Wednesday, March 29, 2017

Why entering your fifties is fab

I have a lot of very young kids, mostly my daughter's friends, who write to me on how they feel relieved when they see me having fun, like a child -- be it on the mat, or with my new hobbies --  that entering fifties need not be the scary thing that it appears to them, from where they are.

 It is interesting this fear, and I would think much of this comes from the shrinking families where loneliness of the adult is a true thing. Earlier the large sprawling joint family systems meant everybody always had a role, and the role of the older person was very part of the young brood's upbringing.

Indian tradition itself spoke of vanaprashtam, choosing a forest life. It is silly to see this pa
rt as "retirement". Because ask any of the many youth ..some of them good acquaintances of mine who have gone for sustainable forestry and development and returned back to cities with their tail firmly between their legs that it is very hard work. To start a new home, in a jungle, with bare resources. To plant a tree, and maintain your own garden. To look after forest animals that wandered into your haven. There is enough evidence to suggest that these ashramas  also were run as boarding schools where kids, including of royalty, were looked after. How can a new "profession" be called retirement?

It seems traditionally Indians had a culture where entering the fifties was seen as a time to make a fresh start, in an altogether new environment, and the strengths that are required to go with were assumed. How wonderful is that?! Somewhere along the way, this way of thinking has been buried. And we have begun to fear the process of life
 I have broken a few things in my other sports and have  repaired myself, thankfully, without surgery or other dire things that doctors say I must resort to. Despite that, every other day I learn something new.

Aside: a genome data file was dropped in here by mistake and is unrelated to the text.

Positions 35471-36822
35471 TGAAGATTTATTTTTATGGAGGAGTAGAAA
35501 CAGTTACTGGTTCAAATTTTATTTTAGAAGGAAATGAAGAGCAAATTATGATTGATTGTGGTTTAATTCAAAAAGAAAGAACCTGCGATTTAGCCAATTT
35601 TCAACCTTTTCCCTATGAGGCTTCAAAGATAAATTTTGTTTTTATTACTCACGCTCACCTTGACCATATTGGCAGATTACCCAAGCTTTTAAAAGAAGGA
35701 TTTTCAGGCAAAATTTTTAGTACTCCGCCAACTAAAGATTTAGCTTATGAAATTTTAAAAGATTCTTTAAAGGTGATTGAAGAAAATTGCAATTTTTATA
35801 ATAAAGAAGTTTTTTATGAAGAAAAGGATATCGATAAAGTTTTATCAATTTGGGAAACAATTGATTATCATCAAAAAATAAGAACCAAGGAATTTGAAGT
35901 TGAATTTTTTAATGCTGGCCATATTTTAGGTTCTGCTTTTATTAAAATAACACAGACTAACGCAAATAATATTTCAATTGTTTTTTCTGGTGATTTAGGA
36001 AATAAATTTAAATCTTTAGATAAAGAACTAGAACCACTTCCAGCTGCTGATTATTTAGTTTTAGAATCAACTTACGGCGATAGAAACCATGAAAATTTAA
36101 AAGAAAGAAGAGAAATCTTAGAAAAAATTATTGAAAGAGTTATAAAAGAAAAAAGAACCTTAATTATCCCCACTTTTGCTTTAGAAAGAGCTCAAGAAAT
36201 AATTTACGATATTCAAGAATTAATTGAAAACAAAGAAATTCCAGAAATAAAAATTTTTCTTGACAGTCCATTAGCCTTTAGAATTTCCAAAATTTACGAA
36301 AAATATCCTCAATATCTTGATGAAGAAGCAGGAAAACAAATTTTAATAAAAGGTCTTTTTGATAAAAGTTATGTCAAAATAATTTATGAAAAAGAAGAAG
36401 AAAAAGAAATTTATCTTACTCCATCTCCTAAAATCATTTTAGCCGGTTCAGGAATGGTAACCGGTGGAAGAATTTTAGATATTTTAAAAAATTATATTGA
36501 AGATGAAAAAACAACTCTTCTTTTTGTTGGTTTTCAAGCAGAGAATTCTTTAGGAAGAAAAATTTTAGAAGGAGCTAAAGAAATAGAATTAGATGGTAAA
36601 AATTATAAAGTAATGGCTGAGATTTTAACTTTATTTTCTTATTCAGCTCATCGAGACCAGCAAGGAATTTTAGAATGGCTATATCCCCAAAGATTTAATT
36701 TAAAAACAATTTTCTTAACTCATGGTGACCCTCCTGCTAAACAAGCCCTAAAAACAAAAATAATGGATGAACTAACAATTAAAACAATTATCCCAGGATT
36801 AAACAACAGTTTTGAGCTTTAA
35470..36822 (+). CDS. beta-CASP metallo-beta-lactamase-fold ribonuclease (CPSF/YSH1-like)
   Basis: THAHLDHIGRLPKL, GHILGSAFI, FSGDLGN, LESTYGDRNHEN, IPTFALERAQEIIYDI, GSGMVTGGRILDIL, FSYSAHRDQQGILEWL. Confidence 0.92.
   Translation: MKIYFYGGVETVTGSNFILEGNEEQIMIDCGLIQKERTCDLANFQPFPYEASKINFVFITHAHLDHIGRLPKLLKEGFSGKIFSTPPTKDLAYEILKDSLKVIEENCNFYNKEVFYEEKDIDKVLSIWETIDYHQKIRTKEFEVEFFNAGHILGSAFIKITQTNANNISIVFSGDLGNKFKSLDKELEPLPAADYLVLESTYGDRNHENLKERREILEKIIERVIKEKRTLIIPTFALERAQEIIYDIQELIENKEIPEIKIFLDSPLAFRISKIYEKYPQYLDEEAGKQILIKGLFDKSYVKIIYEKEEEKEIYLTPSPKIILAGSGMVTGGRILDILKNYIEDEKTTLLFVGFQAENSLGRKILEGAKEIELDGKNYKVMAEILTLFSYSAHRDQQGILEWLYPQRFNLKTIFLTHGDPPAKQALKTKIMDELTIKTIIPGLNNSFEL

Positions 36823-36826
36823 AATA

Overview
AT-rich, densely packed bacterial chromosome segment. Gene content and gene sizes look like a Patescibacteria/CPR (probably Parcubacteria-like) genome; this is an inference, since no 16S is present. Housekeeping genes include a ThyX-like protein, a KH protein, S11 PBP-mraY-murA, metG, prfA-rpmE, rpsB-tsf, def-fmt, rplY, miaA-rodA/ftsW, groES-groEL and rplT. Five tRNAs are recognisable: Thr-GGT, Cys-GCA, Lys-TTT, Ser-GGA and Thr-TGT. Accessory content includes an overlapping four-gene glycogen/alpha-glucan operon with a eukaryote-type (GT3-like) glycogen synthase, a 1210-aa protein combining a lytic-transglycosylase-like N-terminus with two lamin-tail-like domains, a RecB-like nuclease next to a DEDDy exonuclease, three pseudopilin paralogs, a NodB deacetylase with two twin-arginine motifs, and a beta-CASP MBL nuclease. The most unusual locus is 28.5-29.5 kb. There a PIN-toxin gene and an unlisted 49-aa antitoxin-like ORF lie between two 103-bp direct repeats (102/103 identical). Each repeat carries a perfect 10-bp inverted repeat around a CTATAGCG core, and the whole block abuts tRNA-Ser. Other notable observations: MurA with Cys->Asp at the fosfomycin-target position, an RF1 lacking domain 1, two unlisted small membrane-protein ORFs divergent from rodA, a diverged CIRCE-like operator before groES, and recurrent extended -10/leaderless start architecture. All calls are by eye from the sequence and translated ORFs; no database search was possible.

My secret to all this? 

I am not dependent on a group of people to hang out with. This is in complete variance with what a lot of sociologists, psychologists and therapists say about the post-fifties. They keep saying go out, meet new people, have a gang, be socially active.

I do all of that, of course, as the moment demands. I meet new people. I am very comfortable meeting new people, more than I think, those who hang out in gangs. Because you can see those who hang out as a group are doing that because they are intimidated by new people, or cannot do anything new, on their own!

So the power to be my own best friend, I think that is a special aspect of a regular yoga practice. Yoga is my friend. In my practice I realise that I am watching my own mind. I am comfortable with its weaknesses. I am matronly while trying to change it. I am disinterested if it turns critical.

A regular yoga practice shears your need of the externals. You learn to be non-judgemental, open to fresh experiences, keen to learn, yet intuitive to know when to step back when something new turns out to be unsavory.

Something very special happens. The fifties then seems like a time when you are freed of a lot of baggage of the rest of your life. It feels light.  More than in your youth, this is the right time to soar.

Health Gyan: In the book The Mind and the Brain, author and doctor MD Jeffrey Schwartz makes this terrific conclusion that how you think is not so important. It is how you think about your thoughts that can actually change your brain, create the right conditions to give birth to new brain cells (neurogenesis). This a revolutionary concept. But they have found that neurogenesis continues throughout life.

If you chew on this long enough, you will have the archimedean moment: know your thoughts.

And that, my cherie, will happen only and only with yoga or meditation.

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